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  1. #1

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    Using "A" setting on Nikon SLR's

    I use 3 different Nikon manual cameras. An FE,FE2 and an FM2.
    This morning while photographing rock formations along the river I spied 2 eagles flying in tandem not more than 30ft. away. Knowing that I didn't have time to meter,compose and shoot I quickly set the FE2 to automatic ,focused and got off 3 frames.
    What kind of results should I expect? The camera was loaded with Kodak P3200 rated at 1600.

    Thanks Much,
    Mike

  2. #2
    David H. Bebbington's Avatar
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    As far as I recall, all your cameras have center-weighted metering. Assuming you used a long lens and got the eagles fairly large in the frame, the metering should be fine. Were you shooting upwards or horizontally from a high viewpoint? If you were shooting upwards with a shorter lens, the meter may have been fooled by a big expanse of sky into slightly underexposing, but the negatives should still be printable.

    Regards,

    David

  3. #3

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    Thanks David.

    Lucky for me the pair was out looking for their morning meal and were flying quite close to the river. I don't think I got too much of the sky in the frames.

    Muke

  4. #4
    PhotoJim's Avatar
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    It'll depend, too, on what aperture you chose. Aperture priority is only a semiautomatic exposure mode - you have to choose the appropriate aperture for your subject, both for depth of field (or lack thereof) and to get an appropriate shutter speed, if applicable.

  5. #5
    DBP
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    Shot a couple of rolls of Kodachrome a few weeks back in my FE2, leaving it in aperture priority mode much of the time because I was tired and distracted. The exposure was uniformly pretty good. So I would be surprised if you had any trouble printing the result.

    How do you like P3200? How does the grain look?

  6. #6
    tony lockerbie's Avatar
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    I find that the Nikon meters are pretty darn good and often use the aperture priority auto. We should't ignore the auto feature on our cameras as the shot is the most important thing - not how we arrived at it. I agree with David and if you haven't too much sky all should be ok.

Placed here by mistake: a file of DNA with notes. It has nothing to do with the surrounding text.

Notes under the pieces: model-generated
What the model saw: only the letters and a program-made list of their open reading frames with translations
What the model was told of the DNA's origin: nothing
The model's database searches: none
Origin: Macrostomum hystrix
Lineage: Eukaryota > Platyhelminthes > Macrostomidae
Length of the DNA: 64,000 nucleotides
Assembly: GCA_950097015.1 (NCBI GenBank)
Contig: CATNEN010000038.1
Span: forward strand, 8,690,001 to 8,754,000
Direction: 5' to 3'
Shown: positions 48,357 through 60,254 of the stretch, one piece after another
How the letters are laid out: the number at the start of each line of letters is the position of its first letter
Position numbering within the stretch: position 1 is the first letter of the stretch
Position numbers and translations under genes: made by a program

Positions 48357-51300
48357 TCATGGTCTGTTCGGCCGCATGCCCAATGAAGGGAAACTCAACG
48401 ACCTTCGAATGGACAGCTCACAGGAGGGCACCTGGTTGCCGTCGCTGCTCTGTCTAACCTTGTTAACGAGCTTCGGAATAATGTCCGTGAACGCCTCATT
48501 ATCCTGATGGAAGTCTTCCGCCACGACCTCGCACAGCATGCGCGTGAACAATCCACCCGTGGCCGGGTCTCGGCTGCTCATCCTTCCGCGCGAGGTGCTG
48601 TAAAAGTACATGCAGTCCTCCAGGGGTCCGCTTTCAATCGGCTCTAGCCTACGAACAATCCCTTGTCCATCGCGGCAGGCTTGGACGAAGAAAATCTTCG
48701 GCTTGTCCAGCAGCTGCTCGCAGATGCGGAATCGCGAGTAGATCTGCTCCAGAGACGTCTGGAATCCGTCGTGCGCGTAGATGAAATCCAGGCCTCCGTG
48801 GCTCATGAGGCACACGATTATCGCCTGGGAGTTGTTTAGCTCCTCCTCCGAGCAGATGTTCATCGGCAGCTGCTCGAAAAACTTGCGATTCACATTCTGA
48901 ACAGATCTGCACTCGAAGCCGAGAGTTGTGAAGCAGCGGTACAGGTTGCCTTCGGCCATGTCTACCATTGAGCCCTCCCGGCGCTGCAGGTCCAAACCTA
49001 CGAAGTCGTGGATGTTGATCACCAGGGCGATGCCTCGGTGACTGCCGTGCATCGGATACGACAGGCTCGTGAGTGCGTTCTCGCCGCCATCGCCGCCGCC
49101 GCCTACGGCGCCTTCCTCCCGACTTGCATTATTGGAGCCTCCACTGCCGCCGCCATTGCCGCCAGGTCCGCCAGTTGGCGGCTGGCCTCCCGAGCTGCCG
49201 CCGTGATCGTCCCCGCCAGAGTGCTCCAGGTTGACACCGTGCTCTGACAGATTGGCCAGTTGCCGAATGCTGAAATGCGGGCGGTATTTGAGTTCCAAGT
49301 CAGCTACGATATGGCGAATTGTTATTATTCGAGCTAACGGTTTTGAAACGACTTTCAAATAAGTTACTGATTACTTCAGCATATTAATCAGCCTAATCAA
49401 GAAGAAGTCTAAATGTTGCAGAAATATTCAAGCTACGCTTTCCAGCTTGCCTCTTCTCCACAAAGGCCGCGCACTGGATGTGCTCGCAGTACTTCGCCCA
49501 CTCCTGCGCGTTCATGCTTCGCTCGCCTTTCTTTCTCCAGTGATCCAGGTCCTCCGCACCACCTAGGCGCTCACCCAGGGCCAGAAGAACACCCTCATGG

7. #7
    BradS's Avatar
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    I have an older Nikon FA. I leave it on 'A' for whole rolls at a time. Never a problem. It kinda dulls the operator's brain though.

  8. #8
    kivis's Avatar
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    Just setting it to A is no guarantee. A little knowledge of camera and photography basics would help.
    Akiva S.

    Nikkormat FTN, Nikon F, Nikon FE, Leica M3

    http://www.flickr.com/photos/kshapero/

    My Blog



  9. #9

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    Aperture-priority with substitute metering and exposure lock is the way I work in 35mm. - full control and fast to use. Never use the program mode at all and manual only for tripod shots in low light.
    I keep the aperture preset to suit the prevailing conditions and the focus preset to a distance appropriate to the location.
    With practice you can adjust the camera as conditions change without looking at it or signalling your intentions to a prospective subject - I use 35mm. mostly for street photography - so you can usually get the shot without even raising the camera to eye-level when doing so would attract unwanted attention.

  10. #10
    darinwc's Avatar
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    If you were shooting into the sky at the eagles the the exposure is probably underexposed. Even on cloudy days the sky is usually very bright. Unless the eagles filled the frame, the camera was probably calculating the sky for mid-grey.

    if you were shooting against a mountain or similar object, the exposure should be spot-on.

    Good luck on getting a sharp frame though.

    But then again, what do I know. I suck.



 

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